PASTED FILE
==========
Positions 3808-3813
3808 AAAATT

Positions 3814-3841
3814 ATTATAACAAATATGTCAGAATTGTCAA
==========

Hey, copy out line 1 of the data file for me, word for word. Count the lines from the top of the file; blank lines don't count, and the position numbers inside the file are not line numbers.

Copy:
Positions 3808-3813